By Bill Marx
American Repertory Theatre
64 Brattle St.
Box office: (617) 547-8300
In Moliere's tragicomic ode to greed, Steven
Epp plays the miser as a whirling dervish of constipation, a portrait
of terminal skinflintery that, at times, becomes exhausting. The
paradox is representative of the American Repertory Theatre/Theatre
de la Jeune Lune co-production. At times, the evening is too much:
too wham-bam, too obvious, too slow. After all, the farce is the
portrait of a man who gives too little. But it is easy to forgive
(or at least tolerate) the excess because director Dominique Serrand,
adaptor David Ball, and the cast bring so much zesty comic invention
to the proceedings, including Theatre de la Jeune Lune's celebrated
flair for physical humor that extends from absurdist pratfalls
to linguistic acrobatics.
Epp's Harpagon manifests greed in all of
its forms, physical and spiritual, a crass entropy that distributes
money, kindness, food, and understanding out of an eyedropper.
But the performer withholds normal generosity with dazzling hysterical
energy, roaring out his disapproval of overfeeding his guests,
flicking out his tongue like an overheated lizard, searching every
inch of servants he thinks are stealing, holding onto his words
as if he didn't want to let them leave his mouth because they
are free. Wearing white shmattes, his thin body often as akimbo
as his hair, supplying funny voices and faces worthy of Jerry
Lewis on crack, as nimble as he is mean-spirited, Epp's aging
tightwad is a memorable grotesque, inhuman because he can give
away nothing but misanthropy.
Epp's egomaniacal monomaniac drives the
production, but he gets plenty of amusing support, especially
from Ball's rambunctious adaptation, which peppers the script
with references to the ancient Greek thinker Testicles and hilarious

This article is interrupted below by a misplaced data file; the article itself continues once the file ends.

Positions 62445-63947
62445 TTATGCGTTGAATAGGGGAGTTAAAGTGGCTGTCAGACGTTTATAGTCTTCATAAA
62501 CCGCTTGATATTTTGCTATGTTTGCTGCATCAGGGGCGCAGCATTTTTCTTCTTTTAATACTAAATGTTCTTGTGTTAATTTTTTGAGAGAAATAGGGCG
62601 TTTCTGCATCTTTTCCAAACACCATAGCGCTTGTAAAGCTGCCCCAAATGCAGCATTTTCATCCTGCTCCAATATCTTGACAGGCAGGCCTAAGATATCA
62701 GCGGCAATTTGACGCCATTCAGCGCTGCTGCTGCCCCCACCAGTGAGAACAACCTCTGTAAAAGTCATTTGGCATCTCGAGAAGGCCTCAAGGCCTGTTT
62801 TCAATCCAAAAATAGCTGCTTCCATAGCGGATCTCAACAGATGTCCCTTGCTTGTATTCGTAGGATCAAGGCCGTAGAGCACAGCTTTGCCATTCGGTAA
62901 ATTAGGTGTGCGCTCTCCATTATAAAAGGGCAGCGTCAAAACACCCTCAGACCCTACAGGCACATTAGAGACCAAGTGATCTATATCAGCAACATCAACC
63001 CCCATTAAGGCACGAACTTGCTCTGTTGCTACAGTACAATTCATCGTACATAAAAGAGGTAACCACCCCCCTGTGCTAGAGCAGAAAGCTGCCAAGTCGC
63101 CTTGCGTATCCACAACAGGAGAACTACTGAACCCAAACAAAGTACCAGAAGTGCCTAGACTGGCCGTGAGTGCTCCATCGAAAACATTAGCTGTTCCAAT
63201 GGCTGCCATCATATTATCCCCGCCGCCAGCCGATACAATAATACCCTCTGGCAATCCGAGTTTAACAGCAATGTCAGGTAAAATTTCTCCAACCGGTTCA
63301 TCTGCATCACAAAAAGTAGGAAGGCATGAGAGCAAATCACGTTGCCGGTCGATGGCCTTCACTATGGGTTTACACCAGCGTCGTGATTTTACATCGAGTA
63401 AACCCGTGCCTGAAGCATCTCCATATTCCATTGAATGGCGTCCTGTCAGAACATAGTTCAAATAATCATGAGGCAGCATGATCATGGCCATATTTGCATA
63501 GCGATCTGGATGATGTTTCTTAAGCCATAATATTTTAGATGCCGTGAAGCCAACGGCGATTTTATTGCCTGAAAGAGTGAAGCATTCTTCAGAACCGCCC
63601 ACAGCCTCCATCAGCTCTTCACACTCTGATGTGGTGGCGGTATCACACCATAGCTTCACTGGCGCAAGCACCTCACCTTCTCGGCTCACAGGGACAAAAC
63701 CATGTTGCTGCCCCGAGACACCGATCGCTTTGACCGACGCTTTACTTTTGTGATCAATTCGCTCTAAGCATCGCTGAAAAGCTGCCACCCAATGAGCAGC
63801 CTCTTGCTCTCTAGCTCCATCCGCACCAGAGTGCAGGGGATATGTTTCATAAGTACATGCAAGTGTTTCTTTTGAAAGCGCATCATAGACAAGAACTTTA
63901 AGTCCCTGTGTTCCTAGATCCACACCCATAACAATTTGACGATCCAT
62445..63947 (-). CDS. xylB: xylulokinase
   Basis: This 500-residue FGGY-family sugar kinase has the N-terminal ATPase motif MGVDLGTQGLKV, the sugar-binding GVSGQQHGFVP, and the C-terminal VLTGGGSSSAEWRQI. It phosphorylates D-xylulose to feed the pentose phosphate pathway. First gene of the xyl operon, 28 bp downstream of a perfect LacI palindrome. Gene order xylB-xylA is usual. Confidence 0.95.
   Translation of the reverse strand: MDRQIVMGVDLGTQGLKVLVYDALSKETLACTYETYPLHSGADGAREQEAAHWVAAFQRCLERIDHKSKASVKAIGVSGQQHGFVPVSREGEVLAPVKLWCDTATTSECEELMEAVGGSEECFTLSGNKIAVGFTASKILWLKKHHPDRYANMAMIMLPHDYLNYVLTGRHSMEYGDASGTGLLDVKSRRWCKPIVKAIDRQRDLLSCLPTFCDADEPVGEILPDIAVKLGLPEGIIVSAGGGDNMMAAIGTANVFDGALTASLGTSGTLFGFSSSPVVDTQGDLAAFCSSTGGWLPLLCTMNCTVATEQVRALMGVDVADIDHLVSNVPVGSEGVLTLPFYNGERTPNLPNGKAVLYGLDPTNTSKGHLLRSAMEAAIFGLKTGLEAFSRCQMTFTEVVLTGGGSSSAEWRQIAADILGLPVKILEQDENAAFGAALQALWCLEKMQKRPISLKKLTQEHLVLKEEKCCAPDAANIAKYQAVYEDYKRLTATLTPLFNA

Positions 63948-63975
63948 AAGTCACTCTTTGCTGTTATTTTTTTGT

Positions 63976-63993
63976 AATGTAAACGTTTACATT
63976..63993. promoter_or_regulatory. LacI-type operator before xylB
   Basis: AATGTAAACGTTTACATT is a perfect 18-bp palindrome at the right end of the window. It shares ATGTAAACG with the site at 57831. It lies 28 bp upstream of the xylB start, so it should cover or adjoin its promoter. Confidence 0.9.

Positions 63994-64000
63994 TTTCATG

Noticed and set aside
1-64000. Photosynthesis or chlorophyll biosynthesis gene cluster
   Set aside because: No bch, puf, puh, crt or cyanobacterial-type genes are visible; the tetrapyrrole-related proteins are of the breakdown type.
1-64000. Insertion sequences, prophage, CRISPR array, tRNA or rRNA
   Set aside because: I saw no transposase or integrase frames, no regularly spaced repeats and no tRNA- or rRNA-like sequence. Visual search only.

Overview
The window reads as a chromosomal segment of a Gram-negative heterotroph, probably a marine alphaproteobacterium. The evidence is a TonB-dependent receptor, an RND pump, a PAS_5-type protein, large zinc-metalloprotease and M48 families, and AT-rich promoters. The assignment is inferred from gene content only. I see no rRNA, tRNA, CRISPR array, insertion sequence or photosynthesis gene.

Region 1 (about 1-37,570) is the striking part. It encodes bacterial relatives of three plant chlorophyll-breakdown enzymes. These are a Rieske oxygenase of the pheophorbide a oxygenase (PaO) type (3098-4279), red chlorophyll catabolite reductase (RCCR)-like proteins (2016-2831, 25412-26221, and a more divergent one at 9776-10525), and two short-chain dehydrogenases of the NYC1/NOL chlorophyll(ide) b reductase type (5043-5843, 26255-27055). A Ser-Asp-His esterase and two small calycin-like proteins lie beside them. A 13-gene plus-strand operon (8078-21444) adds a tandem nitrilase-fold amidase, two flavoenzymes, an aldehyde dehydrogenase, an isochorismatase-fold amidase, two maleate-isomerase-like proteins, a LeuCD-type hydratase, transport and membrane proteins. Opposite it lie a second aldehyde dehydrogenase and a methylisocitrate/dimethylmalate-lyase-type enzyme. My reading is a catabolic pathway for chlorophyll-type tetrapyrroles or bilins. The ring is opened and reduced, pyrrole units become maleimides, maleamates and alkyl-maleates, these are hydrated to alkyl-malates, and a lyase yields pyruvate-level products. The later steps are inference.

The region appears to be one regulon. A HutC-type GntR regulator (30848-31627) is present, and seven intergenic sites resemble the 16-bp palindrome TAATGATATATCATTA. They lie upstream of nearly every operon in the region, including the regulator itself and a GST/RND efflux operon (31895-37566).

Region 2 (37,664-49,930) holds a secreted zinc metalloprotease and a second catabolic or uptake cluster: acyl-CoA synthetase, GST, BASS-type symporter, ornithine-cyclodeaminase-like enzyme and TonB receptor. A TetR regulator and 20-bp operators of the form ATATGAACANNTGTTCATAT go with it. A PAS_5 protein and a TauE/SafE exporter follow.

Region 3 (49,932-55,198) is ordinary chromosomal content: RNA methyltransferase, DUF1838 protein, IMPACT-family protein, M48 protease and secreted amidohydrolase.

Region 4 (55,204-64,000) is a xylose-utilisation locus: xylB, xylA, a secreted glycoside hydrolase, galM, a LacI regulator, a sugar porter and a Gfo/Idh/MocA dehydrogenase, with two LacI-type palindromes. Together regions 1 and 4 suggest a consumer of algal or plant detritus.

oaths, from "Christ on a bicycle!" to speculation about what,
if anything, wafts out of the puckered ass of a dead chicken.
Occasionally, Ball's playfulness stoops for easy laughs. Why does
Harpagon's reluctant intended, the young Mariane, who is in love
with the miser's son, Cleante, talk as if she has barely mastered
grammar? Still, the script is filled with bursts of refreshing
verbal fisticuffs, the exaggerated language a contrast to the
parsimoniousness of the cheapskate.
Serrand's deliberate, sometimes frustratingly
slow-mo pace gives way on occasion to longueurs, especially when
the physical comedy flags. At the same time, the relaxed rhythms
of the staging presents the cast members, some from Theatre de
la Jeune Lune, others from the ART, with opportunities to embellish
their characters with tidbits of fresh comic detail. Karen MacDonald
shows off her impressive chops as a farceur in the role of the
scrappy matchmaker. As the wily and frenetic Frosine, MacDonald
is a worthy foil for Epp in their scenes together.
Other supporting performers are fine, though
less consistent. Remo Airaldi scores early on as the mumbling
servant who is both the miser's cook and stable master, but, because
he depends on a small number of behavioral tics, he eventually
wears out his welcome. Will LeBow is too old for the part of Valere,
who is in love with the miser's daughter, Elise, but he has moments
when his booming voice delivers the one-liner goods. Sarah Agnew,
as Elise, puts some unexpected backbone into the character's romantic
ditziness. Natalie Moore is adequate as the easily stimulated
Riccardo Hernandez's set -- an impressively
decayed and emptied-out mansion, a plastic sheet stretched over
a massive hole in the ceiling -- doesn't overwhelm the performers.
It serves as an aptly decadent frame for the action. Some of Serrand's
surreal ideas are delectable, such as a slot in the bathroom wall
for toilet paper (shred newspaper) to be pushed through, and a
novel way for Harpagon to collect his bath water. Freud equated
money and offal; the production explores this satiric take on
materialism with gusto.
This Miser is generally funny
and/or fascinating enough, though it runs out of the steam by
the end. Even Harpagon begins to nod off during the final scenes.
And the appearance of a coffin is a mistake. Perhaps Serrand was
driven to underline, yet again, his vision of the play's tragic
undercurrents. Harpagon is not simply socially isolated; he shrivels
into nothingness. Or is it the director's utopian wish fulfillment?
Whatever the reason, Serrand suggests that the tightfisted monster
is heading for the last roundup. Moliere's conclusion is far more
frightening: greed is immortal.
[This review was first published on WBUR.org]